While praising the services and professionalism of the Health City Cayman Islands staff, the Health Services Authority’s top doctor said last week that the medical tourism facility has some unfair advantages over other local providers with which it is now competing.
HSA Medical Director Dr. Delroy Jefferson was asked about the issue in a meeting of the Legislative Assembly’s Public Accounts Committee, which was reviewing a 2015 report from the Auditor General’s Office that examined certain aspects of the East End private hospital.
The auditor general’s report, which alleged that government had “acted unlawfully” in negotiating two major land deals (one of which involved Health City), concluded that the former United Democratic Party administration committed to “tens of millions” of dollars in concessions for the Health City project without “adequately researching the costs involved.”
“There is a risk that, should Health City expand to its full size, the Cayman Islands government could come under pressure to provide infrastructure which it cannot afford,” auditors found. “While employment of Caymanians would increase and there would be private benefits, there would not be a proportionate growth in tax revenues due to the concessions given the company.”
Dr. Jefferson told the committee that in his view, the duty concessions in the government’s contract with Health City were fine if the facility’s purpose was to provide “medical tourism,” a service which did not exist prior to the hospital’s opening in February 2014. However, Dr. Jefferson noted that the hospital appeared, at least in some cases, to be competing with local doctors for patients.
“There is a fear that it is going to hurt the local providers who have not benefited from the same [duty] concessions,” Dr. Jefferson said.
During the accounts committee meeting, George Town MLA Joey Hew asked Dr. Jefferson whether the HSA was satisfied with the patient care of individuals who had been referred to Health City.
“I am pretty satisfied with the level of care that’s coming out of Health City,” Dr. Jefferson said. “The level of care to date has not been a big problem at all.”
Health City Cayman Islands local partner, businessman Gene Thompson, was contacted for a response to Dr. Jefferson’s comments in the committee. Mr. Thompson said he was still formulating a response by press time Tuesday.
The issue of Health City competing with local private sector providers is one the Cayman Compass first identified in mid-2014, following the revelation of internal government emails sent to Finance Minister Marco Archer. According to one email sent in August 2014, CINICO officials noted a number of “challenges” regarding client referrals to Health City.
“A number of these referral requests are for services that are already provided locally via existing providers,” according to an email sent by CINICO Chief Executive Lonnie Tibbetts on behalf of the insurance company’s Risk and Appeals Committee to Minister Archer on Aug. 29. “As you may recall, one of the pledges of [Health City] was to not interfere with the existing services provided by local physicians/facilities, including the Cayman Islands Health Services Authority. As such, we all share the common understanding that [Health City] would be used exclusively for tertiary services and/or secondary specialty services not previously provided locally.”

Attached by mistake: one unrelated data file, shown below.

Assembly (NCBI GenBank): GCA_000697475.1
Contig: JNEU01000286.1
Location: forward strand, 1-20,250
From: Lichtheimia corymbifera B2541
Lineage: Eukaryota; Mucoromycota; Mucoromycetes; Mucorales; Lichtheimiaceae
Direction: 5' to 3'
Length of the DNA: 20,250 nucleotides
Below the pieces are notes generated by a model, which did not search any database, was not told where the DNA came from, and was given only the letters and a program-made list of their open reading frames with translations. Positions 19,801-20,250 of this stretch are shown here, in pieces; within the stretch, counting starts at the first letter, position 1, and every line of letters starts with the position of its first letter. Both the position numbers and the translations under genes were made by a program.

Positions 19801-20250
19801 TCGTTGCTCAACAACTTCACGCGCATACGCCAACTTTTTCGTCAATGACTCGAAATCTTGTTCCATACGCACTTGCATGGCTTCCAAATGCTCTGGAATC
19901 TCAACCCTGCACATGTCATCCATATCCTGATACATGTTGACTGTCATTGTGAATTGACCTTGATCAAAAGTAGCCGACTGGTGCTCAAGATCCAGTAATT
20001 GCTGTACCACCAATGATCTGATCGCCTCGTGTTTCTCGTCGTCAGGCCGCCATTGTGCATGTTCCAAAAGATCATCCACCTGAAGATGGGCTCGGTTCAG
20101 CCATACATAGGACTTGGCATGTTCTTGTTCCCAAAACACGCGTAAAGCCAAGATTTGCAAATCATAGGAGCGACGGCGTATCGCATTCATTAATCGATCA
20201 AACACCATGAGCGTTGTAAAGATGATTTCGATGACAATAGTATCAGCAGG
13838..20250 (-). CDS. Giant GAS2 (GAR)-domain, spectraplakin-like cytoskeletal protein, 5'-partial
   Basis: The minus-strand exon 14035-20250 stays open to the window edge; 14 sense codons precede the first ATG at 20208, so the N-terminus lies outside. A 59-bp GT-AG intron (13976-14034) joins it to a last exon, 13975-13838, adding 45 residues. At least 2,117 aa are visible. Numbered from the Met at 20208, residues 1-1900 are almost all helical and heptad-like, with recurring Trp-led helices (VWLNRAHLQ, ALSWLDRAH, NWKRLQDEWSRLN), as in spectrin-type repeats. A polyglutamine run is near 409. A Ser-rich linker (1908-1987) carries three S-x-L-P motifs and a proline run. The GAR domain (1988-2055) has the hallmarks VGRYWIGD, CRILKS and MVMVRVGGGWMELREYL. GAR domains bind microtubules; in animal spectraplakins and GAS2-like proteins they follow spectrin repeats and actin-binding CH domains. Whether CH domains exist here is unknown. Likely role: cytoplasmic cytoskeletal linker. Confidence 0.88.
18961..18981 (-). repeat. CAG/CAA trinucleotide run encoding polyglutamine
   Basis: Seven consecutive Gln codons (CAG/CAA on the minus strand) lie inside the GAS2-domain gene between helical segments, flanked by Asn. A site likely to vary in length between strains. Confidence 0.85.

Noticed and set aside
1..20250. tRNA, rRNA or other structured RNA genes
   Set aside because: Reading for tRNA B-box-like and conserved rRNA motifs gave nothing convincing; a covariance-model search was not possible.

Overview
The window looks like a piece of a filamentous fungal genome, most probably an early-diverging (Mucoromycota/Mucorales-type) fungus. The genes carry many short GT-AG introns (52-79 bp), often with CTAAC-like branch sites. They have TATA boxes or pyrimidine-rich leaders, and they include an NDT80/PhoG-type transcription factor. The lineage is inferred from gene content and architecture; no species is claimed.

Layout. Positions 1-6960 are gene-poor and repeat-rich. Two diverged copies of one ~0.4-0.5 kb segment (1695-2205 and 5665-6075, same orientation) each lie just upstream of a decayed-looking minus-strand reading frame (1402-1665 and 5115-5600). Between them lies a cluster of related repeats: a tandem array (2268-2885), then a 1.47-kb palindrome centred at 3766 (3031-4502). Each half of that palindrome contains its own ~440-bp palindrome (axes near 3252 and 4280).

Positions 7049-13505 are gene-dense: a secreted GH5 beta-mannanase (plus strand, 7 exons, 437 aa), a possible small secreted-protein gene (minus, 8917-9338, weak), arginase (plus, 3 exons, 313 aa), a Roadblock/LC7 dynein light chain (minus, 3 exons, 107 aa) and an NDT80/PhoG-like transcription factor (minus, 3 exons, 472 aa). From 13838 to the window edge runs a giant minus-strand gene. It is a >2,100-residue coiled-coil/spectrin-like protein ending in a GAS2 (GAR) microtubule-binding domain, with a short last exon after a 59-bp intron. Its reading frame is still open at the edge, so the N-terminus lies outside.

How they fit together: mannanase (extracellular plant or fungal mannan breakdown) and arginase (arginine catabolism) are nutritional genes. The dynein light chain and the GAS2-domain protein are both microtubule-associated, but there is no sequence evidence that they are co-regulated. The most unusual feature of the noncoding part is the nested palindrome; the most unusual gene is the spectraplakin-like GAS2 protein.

Those services included pulmonary treatments, pediatric endocrinology and orthopedics, among others, the email noted. Mr. Thompson said at the time that the hospital was in discussions with government about patient referrals and was essentially trying to head off potential situations where Health City was forced to turn away local patients who wanted to use its services. However, Mr. Thompson said the Health City Cayman Islands business model was not based on providing local healthcare services.
“Our hospital is designed and built to bring in international medical tourists from the Caribbean and other overseas jurisdictions,” Mr. Thompson said.
“In the meantime, if we can assist in providing high quality healthcare at a lower cost to the Caymanian people … it’s our honor to do it and we are contractually obligated to do it.”
According to Mr. Tibbetts’s August email to Minister Archer: “The authorization and/or support of a referral to [Health City] for services already available locally presents all of us with a number of dilemmas. This will likely result in displeasing the existing local provider[s] and possibly causing irreversible damage to longtime relationships.
“If we pledge exclusivity, or steer a significant amount of our members to one facility, we risk the financial viability of one or more providers/smaller competitors, who may, in turn, close, thus inadvertently creating a monopoly in the long run or other challenges.”
For instance, Health City provides both non-invasive and invasive cardiology techniques at its facility in East End. Local healthcare providers do not perform invasive cardiology treatments, but currently non-invasive treatments are shared between the Cayman Heart Health Center and TrinCay. Those two agencies provide doctors to perform those services at the Cayman Islands Hospital in George Town on a rotating basis.
If patients were sent to Health City instead, Mr. Tibbetts argues in the email, TrinCay might not offer such services in the future, forcing the Health Services Authority to shutter its emergency cardiology treatments.
Health City doctors would not be allowed to substitute since their doctors are not licensed to practice outside of the Health City Cayman Islands facility.